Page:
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maranatha

[mar-uh-nath-uh] /ˌmær əˈnæθ ə/
interjection
1.
O Lord, come: used as an invocation in I Cor. 16:22.
Origin
< Greek maranathá < Aramaic māranā thā
Dictionary.com Unabridged
Based on the Random House Dictionary, © Random House, Inc. 2014.
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Word Origin and History for maranatha

Maranatha

late 14c., a Bible word, from Greek maranatha, untranslated Semitic word in I Cor. xvi:22, where it follows Greek anathema, and therefore has been taken as part of a phrase and used as "a curse." Usually assumed to be from Aramaic maran atha "Our Lord has come," which would make the common usage erroneous (see OED entry), but possibly it is a false transliteration of Hebrew mohoram atta "you are put under the ban," which would make more sense in the context. [Klein]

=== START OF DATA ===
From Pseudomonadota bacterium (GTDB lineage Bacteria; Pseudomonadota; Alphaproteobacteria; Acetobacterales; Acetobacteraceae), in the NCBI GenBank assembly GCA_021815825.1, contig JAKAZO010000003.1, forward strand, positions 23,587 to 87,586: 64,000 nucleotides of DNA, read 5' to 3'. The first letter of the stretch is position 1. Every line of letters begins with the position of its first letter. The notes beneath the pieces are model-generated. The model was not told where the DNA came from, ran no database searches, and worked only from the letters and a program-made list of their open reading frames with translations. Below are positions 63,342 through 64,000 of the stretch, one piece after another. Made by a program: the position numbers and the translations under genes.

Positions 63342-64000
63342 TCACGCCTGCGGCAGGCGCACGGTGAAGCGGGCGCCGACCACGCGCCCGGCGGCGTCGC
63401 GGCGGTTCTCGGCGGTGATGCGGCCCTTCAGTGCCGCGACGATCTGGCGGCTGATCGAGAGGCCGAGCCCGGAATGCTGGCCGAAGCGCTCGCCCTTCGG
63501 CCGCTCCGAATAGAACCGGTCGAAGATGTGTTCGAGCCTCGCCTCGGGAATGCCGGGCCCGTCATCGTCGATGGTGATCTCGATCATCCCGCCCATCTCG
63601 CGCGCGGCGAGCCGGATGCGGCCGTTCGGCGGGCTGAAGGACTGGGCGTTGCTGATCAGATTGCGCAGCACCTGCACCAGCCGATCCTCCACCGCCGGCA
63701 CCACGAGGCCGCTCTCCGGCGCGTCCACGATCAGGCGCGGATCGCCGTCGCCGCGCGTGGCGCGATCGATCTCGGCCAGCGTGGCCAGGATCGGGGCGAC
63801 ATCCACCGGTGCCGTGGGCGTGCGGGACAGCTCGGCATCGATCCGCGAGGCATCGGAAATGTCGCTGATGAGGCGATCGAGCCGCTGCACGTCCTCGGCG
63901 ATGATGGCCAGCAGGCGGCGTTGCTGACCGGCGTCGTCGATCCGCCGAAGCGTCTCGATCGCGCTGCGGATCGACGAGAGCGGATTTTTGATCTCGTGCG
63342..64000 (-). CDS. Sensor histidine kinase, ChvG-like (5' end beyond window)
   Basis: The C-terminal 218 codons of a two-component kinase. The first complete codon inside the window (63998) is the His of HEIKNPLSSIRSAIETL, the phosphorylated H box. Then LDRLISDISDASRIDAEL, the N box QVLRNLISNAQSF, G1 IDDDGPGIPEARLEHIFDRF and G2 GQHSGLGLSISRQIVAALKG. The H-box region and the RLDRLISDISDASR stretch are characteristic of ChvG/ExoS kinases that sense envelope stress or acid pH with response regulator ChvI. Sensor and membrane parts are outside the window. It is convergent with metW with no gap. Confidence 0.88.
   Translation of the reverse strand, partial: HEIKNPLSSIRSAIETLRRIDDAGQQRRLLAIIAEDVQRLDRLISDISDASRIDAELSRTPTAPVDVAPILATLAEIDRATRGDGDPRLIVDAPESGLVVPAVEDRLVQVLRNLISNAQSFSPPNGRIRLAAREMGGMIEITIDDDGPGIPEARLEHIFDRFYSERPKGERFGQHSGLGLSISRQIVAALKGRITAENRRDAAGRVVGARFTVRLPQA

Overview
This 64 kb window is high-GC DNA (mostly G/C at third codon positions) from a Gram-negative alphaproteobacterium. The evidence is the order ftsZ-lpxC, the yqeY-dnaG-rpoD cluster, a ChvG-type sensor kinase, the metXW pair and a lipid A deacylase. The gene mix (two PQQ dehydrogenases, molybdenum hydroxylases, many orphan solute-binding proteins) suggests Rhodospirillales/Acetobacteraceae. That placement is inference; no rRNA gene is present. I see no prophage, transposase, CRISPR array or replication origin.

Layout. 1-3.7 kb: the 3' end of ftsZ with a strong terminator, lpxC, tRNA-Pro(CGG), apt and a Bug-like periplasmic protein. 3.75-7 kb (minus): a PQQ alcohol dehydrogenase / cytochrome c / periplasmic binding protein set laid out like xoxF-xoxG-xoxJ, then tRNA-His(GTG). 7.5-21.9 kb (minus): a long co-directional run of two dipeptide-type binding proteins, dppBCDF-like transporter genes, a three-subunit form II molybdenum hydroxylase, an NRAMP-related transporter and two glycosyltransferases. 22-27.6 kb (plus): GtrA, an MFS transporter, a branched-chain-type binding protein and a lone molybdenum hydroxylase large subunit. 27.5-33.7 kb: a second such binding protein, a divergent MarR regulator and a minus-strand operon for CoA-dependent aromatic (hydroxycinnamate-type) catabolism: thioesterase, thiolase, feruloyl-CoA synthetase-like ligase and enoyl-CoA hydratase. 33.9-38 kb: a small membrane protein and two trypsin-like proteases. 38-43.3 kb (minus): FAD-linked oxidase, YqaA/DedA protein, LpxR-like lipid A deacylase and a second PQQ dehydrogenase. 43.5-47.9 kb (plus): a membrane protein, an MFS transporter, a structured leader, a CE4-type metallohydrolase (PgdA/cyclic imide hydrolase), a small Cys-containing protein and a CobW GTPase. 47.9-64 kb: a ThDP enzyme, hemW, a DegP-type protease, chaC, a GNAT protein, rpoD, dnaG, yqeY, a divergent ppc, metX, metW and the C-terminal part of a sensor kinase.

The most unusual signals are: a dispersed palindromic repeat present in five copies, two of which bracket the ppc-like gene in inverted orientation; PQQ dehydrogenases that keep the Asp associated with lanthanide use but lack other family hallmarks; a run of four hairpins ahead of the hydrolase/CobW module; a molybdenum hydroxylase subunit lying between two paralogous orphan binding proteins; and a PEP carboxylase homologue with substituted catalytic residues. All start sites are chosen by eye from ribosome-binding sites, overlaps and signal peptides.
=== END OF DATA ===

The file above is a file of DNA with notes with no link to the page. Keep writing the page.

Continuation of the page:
Online Etymology Dictionary, © 2010 Douglas Harper
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maranatha in the Bible

(1 Cor. 16:22) consists of two Aramean words, Maran'athah, meaning, "our Lord comes," or is "coming." If the latter interpretation is adopted, the meaning of the phrase is, "Our Lord is coming, and he will judge those who have set him at nought." (Comp. Phil. 4:5; James 5:8, 9.)

Easton's 1897 Bible Dictionary
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